us?" he says. "Our cornfields are gleaming with GMO corn. There's a
    fundamental disconnect there."

    Intelligent design advocates say that teaching students to "critically
    analyze" evolution will help give them the skills to "see both sides"
    of all scientific issues. And if the Discovery Institute execs have
    their way, those skills will be used to reconsider the philosophy of
    modern science itself - which they blame for everything from divorce
    to abortion to the insanity defense. "Our culture has been deeply
    influenced by materialist thought," says Meyer. "We think it's deeply
    destructive, and we think it's false. And we mean to overturn it."

    It's mid-July, and the Ohio school board is about to hold its final
    meeting before classes start this year. There's nothing about
    intelligent design on the agenda. The debate was settled months ago.
    And yet, Princehouse, Rissing, and two other scientists rise to speak
    during the "non-agenda" public testimony portion.

    One by one, the scientists recite their litany of objections: The
    model lesson plan is still based on concepts from ID literature; the
    ACLU is considering to sue to stop it; the National Academy of
    Sciences opposes it as unscientific. "This is my last time," says
    Rissing, "as someone who has studied science and the process of
    evolution for 25 years, to say I perceive that my children and I are
    suffering injuries based on a flawed lesson plan that this board has

    During a heated question-and-answer session, one board member accuses
    the scientists of posturing for me, the only reporter in the audience.
    Michael Cochran challenges the scientists to cite any testimony that
    the board hadn't already heard "ad infinitum." Another board member,
    Deborah Owens-Fink, declares the issue already closed. "We've listened
    to experts on both sides of this for three years," she says.
    "Ultimately, the question of what students should learn "is decided in
    a democracy, not by any one group of experts."

    The notion is noble enough: In a democracy, every idea gets heard. But
    in science, not all theories are equal. Those that survive decades -
    centuries - of scientific scrutiny end up in classrooms, and those
    that don't are discarded. The intelligent design movement is using
    scientific rhetoric to bypass scientific scrutiny. And when science
    education is decided by charm and stage presence, the Discovery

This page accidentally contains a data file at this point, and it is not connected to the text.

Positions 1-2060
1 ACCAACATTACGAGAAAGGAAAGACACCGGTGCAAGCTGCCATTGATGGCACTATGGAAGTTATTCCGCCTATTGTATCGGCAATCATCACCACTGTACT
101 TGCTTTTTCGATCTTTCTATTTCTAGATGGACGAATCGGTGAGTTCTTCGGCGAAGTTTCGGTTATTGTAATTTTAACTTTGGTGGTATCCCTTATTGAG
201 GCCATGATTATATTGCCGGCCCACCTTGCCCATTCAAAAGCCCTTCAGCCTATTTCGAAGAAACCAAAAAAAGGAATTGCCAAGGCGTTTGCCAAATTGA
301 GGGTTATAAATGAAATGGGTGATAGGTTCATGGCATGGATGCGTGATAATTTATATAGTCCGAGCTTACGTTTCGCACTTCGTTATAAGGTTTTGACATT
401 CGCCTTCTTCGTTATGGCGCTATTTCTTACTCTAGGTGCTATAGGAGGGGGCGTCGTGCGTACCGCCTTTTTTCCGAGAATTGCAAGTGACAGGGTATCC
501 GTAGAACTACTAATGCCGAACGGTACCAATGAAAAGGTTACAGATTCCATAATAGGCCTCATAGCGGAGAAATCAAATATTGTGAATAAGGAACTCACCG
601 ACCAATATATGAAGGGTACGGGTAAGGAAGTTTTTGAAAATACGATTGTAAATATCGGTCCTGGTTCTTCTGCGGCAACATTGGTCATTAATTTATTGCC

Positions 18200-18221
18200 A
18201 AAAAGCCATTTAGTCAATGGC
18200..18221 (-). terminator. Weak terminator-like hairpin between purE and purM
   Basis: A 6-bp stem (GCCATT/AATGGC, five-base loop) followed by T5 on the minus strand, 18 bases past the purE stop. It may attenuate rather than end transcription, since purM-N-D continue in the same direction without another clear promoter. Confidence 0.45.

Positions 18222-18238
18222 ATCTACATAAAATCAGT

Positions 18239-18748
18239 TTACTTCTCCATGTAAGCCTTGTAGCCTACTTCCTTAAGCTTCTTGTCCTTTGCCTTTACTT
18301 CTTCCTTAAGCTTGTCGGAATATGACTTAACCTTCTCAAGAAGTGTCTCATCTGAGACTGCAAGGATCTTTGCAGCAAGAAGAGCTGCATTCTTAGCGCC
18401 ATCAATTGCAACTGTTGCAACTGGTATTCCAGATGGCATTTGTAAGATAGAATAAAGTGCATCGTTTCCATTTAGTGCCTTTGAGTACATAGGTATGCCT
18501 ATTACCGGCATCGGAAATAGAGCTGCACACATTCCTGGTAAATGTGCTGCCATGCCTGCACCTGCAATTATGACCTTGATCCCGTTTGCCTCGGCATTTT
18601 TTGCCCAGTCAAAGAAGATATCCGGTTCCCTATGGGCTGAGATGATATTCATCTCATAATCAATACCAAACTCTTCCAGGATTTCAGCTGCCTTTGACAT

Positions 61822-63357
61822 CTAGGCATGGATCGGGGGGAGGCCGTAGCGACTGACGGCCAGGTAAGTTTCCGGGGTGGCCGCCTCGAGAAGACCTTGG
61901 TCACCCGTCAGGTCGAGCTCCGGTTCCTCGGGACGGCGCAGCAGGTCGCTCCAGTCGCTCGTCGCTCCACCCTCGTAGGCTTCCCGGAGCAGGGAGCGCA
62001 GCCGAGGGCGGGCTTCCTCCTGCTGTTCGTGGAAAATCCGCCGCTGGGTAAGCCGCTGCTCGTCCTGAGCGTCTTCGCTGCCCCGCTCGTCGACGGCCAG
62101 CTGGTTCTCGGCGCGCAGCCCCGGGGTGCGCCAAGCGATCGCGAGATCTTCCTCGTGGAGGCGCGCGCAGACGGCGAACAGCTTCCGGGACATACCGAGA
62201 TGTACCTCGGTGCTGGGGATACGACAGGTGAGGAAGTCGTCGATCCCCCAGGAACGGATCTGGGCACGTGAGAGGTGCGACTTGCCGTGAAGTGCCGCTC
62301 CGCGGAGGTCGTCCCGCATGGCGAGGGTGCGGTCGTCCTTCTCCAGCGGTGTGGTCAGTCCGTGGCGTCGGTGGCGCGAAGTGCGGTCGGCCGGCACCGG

Institute wins.


    The technogeek guru of bandwidth utopia defends intelligent design and
    explains why he is a believer.

    By George Gilder

    Our high schools are among the worst performers per dollar in the
    world - especially in math and science. Our biology classes, in
    particular, espouse anti-industrial propaganda about global warming
    and the impact of DDT on the eggshells of eagles while telling just-so
    stories about the random progression from primordial soup to Britney
    Spears. In a self-refuting materialist superstition, teachers deny the
    role of ideas and purposes in evolution and hence implicitly in their
    own thought.

    The Darwinist materialist paradigm, however, is about to face the same
    revolution that Newtonian physics faced 100 years ago. Just as
    physicists discovered that the atom was not a massy particle, as
    Newton believed, but a baffling quantum arena accessible only through
    mathematics, so too are biologists coming to understand that the cell
    is not a simple lump of protoplasm, as Charles Darwin believed. It's a
    complex information-processing machine comprising tens of thousands of
    proteins arranged in fabulously intricate algorithms of communication
    and synthesis. The human body contains some 60 trillion cells. Each
    one stores information in DNA codes, processes and replicates it in
    three forms of RNA and thousands of supporting enzymes, exquisitely
    supplies the system with energy, and seals it in semipermeable
    phospholipid membranes. It is a process subject to the mathematical
    theory of information, which shows that even mutations occurring in
    cells at the gigahertz pace of a Pentium 4 and selected at the rate of
    a Google search couldn't beget the intricate interwoven fabric of
    structure and function of a human being in such a short amount of
    time. Natural selection should be taught for its important role in the
    adaption of species, but Darwinian materialism is an embarrassing
    cartoon of modern science.

    What is the alternative? Intelligent design at least asks the right
    questions. In a world of science that still falls short of a rigorous
    theory of human consciousness or of the big bang, intelligent design
    theory begins by recognizing that everywhere in nature, information is
    hierarchical and precedes its embodiment. The concept precedes the
    concrete. The contrary notion that the world of mind, including
    science itself, bubbled up randomly from a prebiotic brew has inspired
    all the reductionist futilities of the 20th century, from Marx's
    obtuse materialism to environmental weather panic to zero-sum
    Malthusian fears over population. In biology classes, our students are
    not learning the largely mathematical facts of 21st-century science;
    they're imbibing the consolations of a faith-driven 19th-century
    materialist myth.

    George Gilder publishes the Gilder Technology Report and is a senior
    fellow at the Discovery Institute.

    Contributing editor Evan Ratliff (eratliff at atavistic.org) wrote about
    sugar substitutes in Wired 11.11. He is the coauthor of Safe, a book
    on the science and technology of antiterrorism, to be published next